This course will examine the history of feminist and Afrofuturistic thought with a focus on intersectional and radical approaches. In particular, it will imagine a different social world and realities, for example, a utopian world in which a colonial narrative is not the basis for human existence or a world in which a carceral state that promotes the prison industrial complex is central.  We will look at Afrofuturism, specifically works by feminist writers who address this theme. It will reposition marginalized social locations (i.e., race, class, gender, ethnicity, and nationality) in relation to dominant Afrofuturist feminist theoretical frameworks, including critical race, postcolonial, queer, and transnational perspectives. It also will make connections between theory and practice in contemporary social movements. It will also examine cultural productions, including literature and film. You will learn that critical reflection is essential to social critique. You will engage in open discussion about social, political, cultural, and historical issues addressed in the works we will read. In addition, you will write analytical essays in which you interpret ideas and practices of social identity.  Students can elect to register for this course as Sociology, Africana Studies or Women's Studies 188.

    These resources and readings are available for facilitation training.

    As Vassar College continues to work toward establishing a community that can sustain challenging dialogues, we seek to find ways to support the pursuit of this college-wide goal.  This course offers opportunities for training in introductory dialogue skills and for students to consider how to use those skills in the very real spaces of their living communities.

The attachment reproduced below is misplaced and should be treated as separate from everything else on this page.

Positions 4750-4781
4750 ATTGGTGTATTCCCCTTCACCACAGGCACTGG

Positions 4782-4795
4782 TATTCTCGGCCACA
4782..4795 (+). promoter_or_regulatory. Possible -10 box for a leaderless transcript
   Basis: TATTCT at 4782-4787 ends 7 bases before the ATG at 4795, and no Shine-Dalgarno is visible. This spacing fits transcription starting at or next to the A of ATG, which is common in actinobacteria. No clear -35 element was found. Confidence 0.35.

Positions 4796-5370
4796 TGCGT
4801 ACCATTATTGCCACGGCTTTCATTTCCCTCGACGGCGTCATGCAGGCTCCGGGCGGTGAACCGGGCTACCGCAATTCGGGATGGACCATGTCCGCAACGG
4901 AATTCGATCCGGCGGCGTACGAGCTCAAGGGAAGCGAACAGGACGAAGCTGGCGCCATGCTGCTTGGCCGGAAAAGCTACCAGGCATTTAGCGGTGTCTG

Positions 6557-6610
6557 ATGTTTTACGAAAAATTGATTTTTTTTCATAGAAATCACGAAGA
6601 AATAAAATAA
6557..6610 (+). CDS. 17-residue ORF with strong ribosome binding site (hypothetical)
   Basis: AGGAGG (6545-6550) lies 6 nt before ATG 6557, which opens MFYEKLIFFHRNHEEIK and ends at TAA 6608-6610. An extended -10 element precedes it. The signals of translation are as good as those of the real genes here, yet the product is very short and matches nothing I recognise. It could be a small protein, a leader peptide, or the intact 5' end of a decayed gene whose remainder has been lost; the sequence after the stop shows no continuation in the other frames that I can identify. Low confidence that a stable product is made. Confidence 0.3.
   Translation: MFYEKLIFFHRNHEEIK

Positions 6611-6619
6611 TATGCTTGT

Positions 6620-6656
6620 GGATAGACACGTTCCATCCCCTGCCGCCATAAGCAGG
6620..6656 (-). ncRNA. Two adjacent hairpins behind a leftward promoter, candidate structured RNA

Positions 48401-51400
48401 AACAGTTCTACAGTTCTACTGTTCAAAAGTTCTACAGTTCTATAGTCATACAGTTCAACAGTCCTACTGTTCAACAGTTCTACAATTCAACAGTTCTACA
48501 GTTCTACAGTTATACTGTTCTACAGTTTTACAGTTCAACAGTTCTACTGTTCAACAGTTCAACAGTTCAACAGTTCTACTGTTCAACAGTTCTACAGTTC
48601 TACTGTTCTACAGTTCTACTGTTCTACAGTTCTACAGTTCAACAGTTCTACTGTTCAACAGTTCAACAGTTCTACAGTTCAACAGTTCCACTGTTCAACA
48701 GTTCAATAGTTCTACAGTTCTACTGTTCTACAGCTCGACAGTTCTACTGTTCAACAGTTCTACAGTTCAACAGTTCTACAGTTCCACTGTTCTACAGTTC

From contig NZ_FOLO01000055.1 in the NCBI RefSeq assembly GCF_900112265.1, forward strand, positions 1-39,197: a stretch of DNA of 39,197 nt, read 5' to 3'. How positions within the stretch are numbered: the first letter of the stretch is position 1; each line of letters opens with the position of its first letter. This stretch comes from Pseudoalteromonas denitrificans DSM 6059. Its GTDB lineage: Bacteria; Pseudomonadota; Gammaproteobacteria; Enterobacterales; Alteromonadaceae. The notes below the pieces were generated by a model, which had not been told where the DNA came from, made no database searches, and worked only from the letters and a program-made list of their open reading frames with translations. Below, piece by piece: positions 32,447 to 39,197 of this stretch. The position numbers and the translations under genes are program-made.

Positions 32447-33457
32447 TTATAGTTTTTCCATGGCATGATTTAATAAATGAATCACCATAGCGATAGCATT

In response to tensions that arise annually in residential spaces related to both difficulty navigating conversations related to social identity and seemingly “less important” (yet almost always significant) disagreements/conflicts related to co-habitating or sharing common space, this course provides students with a framework, experiences, skills and practice that will support their efforts to live in communities in inclusive and intentional ways.  

    It is our goal to help students learn how to create a culture in their residential communities where people are more effective about communicating in ways that allow for growth.  Enrolled students should express an interest in learning techniques, gaining tools and increasing skills to learn to communicate across differences (differences in living styles and habits, differences in social identity, and differences in personal identity) effectively.  Students will, we hope, take those skills back to their living spaces to use in important ways.